How to Flip or Reverse Data in Excel

Flip or Reverse Data in Excel

Today we’ll be learning How to Flip or Reverse Data in Excel, which refers to the process of reversing the current order of a list or an array of data.

This would be a piece of cake in Excel if the data is ordered, but what if it isn’t?

While Excel is excellent at reverse sorting, if the data is not already sorted, there is no menu option or function to flip the data.

Along the path to solving this problem, we will also take a look at how to flip data in a row.

Flip (or Reverse) Data in Excel

But first, let’s take a look at how to flip data in a column or columns.

We will be using the following simple list of names.

Our aim is to flip on the Lastname column.

As we can see, the names are not sorted, but the first method we will employ will rely on sorting, just not on the Lastname column.

Instead, we are going to turn column C into an auto-incrementing counter.

In this case, column C is referred to as a helper column.

It serves no purpose other than to take on the role of a sorted column, and in fact, once we’ve achieved our goal, we can delete it.

We start by entering the number 1 into row 2 of column C, and the number 2 into row 3 of the same column.

This sets the pattern, and since Excel is smart enough to know what we want, we can then use the fill handle at the bottom right hand corner of the bounding box around cells C2 and C3, to drag it down to cell C9, thus populating the remaining rows in column C.

The result is that we have now filled column C with auto-incrementing numbers.

Dragging the fill handle may not seem much of a time saver with so few entries, but imagine having to enter the numbers manually in a sheet comprising hundreds of rows.

Column C is now a sorted column, which means we can easily reverse the order of our sheet based on this column, using the built-in sort functionality.

We start by selecting all the cells that will be included in the sort, which in our case is the range of cells A2 to C9.

Next, we right mouse click inside the selected cell range to bring up the context menu, and select Sort > Custom Sort…

This will open the Sort dialog box. We now need to specify the criteria by which to sort.

First, we specify on which column we will sort, in our case Column C.

We can leave the Sort On field as is, Cell Values.

Since we want to flip the order of our data, we also need to change the Order field from Smallest to Largest to Largest to Smallest so that the order in column C results in 8 at the top, down to 1 at the bottom.

Once these are set, click on the OK button to apply the sort.

The result, as can be seen in the screenshot above, is that the order of the names is now in reverse order to that originally.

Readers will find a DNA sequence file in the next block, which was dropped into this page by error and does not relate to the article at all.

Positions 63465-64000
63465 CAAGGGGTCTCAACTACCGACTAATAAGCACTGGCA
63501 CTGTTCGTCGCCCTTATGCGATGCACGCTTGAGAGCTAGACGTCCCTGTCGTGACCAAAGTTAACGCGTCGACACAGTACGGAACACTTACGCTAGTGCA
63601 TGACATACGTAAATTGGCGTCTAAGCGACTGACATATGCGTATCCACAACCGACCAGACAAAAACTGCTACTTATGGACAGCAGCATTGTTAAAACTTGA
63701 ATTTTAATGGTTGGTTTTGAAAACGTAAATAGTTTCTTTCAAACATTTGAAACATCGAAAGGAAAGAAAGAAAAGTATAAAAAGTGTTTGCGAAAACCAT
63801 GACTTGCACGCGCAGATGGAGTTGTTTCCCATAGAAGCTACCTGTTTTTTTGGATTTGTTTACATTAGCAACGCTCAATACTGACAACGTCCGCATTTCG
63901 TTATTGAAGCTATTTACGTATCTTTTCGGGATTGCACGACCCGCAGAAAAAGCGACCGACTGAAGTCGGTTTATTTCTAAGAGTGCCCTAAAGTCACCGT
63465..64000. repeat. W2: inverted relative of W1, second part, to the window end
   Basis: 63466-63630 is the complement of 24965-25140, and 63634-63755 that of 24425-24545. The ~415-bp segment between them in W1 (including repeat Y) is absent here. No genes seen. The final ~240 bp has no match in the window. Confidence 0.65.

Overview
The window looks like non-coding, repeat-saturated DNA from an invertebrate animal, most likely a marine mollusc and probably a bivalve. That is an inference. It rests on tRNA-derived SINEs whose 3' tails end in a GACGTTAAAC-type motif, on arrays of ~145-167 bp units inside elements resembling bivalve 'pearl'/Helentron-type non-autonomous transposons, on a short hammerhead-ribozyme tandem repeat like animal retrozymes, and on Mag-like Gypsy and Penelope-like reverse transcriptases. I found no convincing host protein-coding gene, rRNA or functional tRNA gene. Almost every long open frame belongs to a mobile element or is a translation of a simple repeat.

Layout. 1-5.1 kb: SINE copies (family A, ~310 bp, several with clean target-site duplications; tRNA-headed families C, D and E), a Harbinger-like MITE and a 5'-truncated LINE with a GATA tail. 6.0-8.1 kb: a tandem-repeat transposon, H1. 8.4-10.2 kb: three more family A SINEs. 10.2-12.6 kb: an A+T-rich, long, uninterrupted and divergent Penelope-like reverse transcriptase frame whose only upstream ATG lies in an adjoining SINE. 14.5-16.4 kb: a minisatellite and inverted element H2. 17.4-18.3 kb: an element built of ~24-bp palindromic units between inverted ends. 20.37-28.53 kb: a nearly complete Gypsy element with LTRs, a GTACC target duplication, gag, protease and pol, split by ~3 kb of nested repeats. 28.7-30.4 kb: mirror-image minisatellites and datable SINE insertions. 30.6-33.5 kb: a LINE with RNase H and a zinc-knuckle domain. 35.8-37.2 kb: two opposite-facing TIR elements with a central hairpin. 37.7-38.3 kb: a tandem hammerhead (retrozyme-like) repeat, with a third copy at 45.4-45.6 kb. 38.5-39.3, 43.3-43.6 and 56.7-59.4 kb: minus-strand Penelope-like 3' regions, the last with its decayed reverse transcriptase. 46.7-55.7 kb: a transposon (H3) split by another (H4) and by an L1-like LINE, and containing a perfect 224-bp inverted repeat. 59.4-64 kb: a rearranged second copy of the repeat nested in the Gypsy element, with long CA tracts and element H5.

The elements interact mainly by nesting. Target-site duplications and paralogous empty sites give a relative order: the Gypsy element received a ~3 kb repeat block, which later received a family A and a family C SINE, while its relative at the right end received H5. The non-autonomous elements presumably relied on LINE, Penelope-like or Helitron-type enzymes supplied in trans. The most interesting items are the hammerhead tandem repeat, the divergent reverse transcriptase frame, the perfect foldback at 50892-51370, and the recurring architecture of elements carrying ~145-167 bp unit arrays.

The next method of reversing the order, involves the use of a couple of Excel functions.

There is however, one consideration to take note of.

Whereas the previous method flipped the original columns directly, this method creates a new column or columns (depending on the number of columns included in our sort), that contain the flipped data, leaving the original columns intact.

The functions that we are going to be using are INDEX and ROWS. Their definitions are given below.


The INDEX function returns a value or the reference to a value from within a table or range.


INDEX(array, row_num, [column_num])

The array form of the INDEX function has the following arguments:

  • array    Required. A range of cells or an array constant.
    • If array contains only one row or column, the corresponding row_num or column_num argument is optional.
    • If array has more than one row and more than one column, and only row_num or column_num is used, INDEX returns an array of the entire row or column in array.
  • row_num    Required, unless column_num is present. Selects the row in array from which to return a value. If row_num is omitted, column_num is required.
  • column_num    Optional. Selects the column in array from which to return a value. If column_num is omitted, row_num is required.


Sample Usage

INDEX(A1:C20, 5, 1)


Returns the number of rows in a specified array or range.



  • range – The range whose row count will be returned


  • If both the row_num and column_num arguments are used, INDEX returns the value in the cell at the intersection of row_num and column_num.
  • row_num and column_num must point to a cell within array; otherwise, INDEX returns a #REF! error.
  • If you set row_num or column_num to 0 (zero), INDEX returns the array of values for the entire column or row, respectively. To use values returned as an array, enter the INDEX function as an array formula.

Sample Usage



Our formula is =INDEX($A$2:$B$9, ROWS(A2:$A$9), 0) which we enter into the empty cell C2, as shown in the snapshot above.

The ROWS function call returns the number of rows in the range passed, which is initially set to A2:$A$9.

The first part of the range, A2, is a relative cell reference, while the second part, $A$9, is an absolute cell reference.